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January 11, 2010
Why Music Sounds Worse
At the end of last year, NPR did a series reviewing some interesting developments in the music field during the past decade; as part of that series they did a piece on "The Loudness Wars".
The story talks a little about MP3 compression, which I assume most Copyfight readers understand, and its impact on audio quality. But most of the piece is about how dynamic compression has been used to make everything more uniformly loud. Christopher Clark's infographic accompanying the story illustrates this point in terms of peak sound levels over three decades of hit songs.
And the NPR story asks the interesting question of whether one of the reasons we're buying less music today is because it all sounds so remarkably bland and the same. In the push to make everything noticeable have we created a sound field in which nothing is noticeable and thus nothing motivates us to go out and buy it so we can listen to it again?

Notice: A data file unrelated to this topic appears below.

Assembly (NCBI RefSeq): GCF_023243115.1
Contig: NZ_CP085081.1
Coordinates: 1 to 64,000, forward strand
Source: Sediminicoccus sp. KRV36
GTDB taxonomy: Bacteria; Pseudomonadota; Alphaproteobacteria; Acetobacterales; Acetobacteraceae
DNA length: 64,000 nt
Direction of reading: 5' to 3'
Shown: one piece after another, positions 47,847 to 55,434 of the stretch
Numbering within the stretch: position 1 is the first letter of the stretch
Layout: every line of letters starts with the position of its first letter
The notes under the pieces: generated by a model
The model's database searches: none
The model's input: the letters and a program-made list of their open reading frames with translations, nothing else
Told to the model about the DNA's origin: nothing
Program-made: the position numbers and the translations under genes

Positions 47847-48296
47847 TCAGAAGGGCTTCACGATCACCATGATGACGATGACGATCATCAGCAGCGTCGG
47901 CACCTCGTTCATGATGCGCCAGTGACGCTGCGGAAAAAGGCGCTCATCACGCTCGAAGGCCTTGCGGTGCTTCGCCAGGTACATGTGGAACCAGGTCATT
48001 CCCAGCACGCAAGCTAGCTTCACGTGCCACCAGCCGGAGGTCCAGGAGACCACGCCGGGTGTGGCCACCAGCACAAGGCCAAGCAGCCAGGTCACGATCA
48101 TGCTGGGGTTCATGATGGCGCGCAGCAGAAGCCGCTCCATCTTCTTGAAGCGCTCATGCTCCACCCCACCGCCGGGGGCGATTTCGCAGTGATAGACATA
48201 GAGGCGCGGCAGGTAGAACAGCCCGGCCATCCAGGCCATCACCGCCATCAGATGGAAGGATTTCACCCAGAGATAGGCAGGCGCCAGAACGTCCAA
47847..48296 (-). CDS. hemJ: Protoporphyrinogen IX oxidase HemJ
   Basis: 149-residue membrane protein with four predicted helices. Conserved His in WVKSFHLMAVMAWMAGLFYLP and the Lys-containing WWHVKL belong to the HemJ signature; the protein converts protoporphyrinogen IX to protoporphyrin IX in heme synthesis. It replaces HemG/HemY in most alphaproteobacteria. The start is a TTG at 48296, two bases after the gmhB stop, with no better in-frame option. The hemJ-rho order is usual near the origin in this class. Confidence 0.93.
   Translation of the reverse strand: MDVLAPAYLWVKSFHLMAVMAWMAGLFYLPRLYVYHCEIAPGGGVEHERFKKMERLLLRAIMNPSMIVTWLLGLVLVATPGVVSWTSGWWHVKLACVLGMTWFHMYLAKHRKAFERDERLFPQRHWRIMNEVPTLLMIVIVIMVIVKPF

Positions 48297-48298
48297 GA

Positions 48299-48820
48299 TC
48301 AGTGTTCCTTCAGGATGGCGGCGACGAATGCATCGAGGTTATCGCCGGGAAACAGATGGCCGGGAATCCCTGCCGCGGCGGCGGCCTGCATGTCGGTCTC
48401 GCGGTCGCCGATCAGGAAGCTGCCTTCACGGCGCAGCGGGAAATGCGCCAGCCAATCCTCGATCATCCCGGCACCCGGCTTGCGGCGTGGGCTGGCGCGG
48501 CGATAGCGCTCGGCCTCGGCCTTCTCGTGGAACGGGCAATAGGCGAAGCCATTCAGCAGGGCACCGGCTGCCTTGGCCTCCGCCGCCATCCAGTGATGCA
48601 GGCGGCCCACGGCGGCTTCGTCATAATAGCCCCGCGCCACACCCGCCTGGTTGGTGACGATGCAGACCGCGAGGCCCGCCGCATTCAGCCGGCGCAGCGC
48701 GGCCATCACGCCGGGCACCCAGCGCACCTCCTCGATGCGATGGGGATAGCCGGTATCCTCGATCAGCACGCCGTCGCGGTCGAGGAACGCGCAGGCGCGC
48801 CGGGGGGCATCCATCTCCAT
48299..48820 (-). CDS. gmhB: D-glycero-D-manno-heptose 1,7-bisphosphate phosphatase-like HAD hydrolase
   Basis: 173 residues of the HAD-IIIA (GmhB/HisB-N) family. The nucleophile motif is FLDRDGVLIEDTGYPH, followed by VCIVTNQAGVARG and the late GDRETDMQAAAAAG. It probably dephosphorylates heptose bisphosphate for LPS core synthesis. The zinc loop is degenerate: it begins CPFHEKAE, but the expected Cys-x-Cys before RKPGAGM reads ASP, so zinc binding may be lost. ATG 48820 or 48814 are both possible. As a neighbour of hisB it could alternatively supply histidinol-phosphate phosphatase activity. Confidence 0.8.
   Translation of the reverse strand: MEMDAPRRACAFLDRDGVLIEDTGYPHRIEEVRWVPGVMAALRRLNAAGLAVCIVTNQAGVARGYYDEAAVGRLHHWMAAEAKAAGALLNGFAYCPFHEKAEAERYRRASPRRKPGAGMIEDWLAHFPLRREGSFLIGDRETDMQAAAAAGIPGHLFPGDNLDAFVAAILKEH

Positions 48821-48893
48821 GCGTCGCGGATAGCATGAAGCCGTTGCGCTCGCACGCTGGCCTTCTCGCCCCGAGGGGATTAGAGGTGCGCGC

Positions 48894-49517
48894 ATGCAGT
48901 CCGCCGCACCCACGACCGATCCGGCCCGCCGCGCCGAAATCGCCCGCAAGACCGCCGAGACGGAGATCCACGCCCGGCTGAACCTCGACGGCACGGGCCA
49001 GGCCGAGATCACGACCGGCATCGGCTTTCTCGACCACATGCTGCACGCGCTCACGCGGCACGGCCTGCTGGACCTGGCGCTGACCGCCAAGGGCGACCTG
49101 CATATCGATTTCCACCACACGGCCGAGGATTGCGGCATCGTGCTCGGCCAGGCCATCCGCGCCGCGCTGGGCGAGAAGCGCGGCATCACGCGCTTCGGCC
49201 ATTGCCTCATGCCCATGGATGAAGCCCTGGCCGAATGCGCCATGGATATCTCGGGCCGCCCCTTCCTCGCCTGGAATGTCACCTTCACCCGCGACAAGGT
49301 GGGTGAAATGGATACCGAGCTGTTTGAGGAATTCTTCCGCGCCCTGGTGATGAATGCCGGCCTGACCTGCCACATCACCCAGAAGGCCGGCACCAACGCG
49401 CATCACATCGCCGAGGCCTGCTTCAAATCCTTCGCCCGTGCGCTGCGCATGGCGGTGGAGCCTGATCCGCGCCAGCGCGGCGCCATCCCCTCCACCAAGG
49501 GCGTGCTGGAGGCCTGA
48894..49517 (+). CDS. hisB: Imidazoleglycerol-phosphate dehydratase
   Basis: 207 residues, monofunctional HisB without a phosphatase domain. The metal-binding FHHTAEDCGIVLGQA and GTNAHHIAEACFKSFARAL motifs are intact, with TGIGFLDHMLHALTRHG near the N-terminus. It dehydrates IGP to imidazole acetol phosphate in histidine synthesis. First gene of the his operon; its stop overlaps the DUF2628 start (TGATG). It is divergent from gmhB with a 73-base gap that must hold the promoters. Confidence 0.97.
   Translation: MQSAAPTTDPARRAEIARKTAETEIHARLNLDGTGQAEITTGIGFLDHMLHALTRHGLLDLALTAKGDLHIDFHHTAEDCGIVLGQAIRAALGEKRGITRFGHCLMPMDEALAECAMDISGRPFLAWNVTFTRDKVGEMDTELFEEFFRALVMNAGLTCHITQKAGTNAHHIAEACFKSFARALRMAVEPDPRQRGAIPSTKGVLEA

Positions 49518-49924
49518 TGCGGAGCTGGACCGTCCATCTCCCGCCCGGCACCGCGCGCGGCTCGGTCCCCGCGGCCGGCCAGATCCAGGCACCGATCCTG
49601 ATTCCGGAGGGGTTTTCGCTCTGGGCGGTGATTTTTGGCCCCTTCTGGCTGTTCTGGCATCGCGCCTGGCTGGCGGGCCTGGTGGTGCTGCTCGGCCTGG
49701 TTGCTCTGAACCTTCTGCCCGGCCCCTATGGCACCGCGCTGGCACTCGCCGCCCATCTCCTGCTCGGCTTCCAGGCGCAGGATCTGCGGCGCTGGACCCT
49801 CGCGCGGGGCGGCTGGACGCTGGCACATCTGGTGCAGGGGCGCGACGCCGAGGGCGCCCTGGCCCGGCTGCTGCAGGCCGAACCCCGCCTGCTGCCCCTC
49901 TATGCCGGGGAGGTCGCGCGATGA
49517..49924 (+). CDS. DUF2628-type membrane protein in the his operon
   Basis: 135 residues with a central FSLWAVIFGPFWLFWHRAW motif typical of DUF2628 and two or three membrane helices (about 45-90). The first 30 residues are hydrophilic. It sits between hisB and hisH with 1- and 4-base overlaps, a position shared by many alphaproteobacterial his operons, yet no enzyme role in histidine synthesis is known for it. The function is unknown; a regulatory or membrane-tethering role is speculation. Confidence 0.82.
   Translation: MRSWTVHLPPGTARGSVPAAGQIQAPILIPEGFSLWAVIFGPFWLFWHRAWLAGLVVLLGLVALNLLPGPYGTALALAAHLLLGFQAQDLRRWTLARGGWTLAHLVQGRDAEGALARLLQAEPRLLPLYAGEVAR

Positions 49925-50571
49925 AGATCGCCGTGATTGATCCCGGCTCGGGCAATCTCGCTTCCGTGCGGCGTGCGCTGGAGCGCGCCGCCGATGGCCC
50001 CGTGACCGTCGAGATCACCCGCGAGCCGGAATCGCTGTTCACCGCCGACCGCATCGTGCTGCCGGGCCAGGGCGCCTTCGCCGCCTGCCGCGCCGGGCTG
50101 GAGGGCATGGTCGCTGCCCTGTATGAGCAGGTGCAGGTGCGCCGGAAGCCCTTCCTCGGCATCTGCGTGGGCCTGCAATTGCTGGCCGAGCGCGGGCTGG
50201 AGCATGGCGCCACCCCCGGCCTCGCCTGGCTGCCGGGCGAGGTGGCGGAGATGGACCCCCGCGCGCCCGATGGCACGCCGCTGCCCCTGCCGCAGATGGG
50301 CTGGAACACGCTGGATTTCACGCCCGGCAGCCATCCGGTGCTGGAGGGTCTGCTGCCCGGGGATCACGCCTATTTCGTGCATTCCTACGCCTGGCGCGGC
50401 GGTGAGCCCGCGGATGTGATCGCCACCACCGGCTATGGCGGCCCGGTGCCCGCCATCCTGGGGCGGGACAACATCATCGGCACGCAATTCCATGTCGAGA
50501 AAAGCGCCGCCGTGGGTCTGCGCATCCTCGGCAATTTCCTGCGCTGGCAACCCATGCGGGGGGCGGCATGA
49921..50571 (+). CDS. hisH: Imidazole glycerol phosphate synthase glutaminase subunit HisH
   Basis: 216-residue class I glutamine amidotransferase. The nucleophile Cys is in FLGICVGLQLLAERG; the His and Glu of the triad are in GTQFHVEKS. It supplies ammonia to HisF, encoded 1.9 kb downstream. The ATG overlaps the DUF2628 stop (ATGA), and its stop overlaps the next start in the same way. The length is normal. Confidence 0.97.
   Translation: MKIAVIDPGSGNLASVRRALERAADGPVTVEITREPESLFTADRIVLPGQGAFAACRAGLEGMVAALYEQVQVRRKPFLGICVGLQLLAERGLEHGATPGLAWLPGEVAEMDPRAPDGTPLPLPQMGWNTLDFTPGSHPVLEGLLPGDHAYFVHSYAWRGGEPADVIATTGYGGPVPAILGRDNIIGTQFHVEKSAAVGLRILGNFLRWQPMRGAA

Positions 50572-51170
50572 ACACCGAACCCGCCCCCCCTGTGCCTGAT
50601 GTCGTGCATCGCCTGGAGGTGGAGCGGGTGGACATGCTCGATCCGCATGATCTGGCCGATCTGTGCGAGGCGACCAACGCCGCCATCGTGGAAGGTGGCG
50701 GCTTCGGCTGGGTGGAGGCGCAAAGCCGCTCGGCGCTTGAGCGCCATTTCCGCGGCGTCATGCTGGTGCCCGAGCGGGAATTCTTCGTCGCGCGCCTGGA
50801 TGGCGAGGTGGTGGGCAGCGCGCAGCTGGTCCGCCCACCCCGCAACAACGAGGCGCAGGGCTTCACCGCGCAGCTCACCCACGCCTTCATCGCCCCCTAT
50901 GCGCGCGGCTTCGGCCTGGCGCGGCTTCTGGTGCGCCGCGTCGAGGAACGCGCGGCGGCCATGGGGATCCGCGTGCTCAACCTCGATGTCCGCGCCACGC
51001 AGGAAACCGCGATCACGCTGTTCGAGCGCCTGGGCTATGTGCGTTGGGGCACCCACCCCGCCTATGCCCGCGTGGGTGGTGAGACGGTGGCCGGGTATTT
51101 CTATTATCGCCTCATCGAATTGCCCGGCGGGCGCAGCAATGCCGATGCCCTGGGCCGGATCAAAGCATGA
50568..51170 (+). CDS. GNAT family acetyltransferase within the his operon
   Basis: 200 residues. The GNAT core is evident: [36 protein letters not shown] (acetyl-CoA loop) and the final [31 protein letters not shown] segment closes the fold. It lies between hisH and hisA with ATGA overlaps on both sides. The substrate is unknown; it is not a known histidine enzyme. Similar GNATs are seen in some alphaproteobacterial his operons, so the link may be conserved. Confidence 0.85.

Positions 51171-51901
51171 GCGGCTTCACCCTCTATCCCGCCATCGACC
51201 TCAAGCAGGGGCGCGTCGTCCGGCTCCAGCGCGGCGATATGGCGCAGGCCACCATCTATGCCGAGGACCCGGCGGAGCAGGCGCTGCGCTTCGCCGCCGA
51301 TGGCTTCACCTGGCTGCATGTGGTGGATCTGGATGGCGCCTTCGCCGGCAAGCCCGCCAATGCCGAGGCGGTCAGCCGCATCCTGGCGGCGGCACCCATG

I highly recommend clicking through to the YouTube video of the same title, which very clearly illustrates how the push to make everything as loud as possible ends up distorting and homogenizing the music. The video's narrator makes the salient point that in the end you are the one in control of the loudness knob so you can turn it up or down as you see fit, but if you use your loudness knob on something that has already been compressed you lose out on things like punch and even simple sound clarity.
It's interesting to me that at the bottom of it all we find the same conflict that runs through so much of the Copyright Wars - who is in control here? The record producers who want things to be as loud as possible, or the customers with their hands on the dial.
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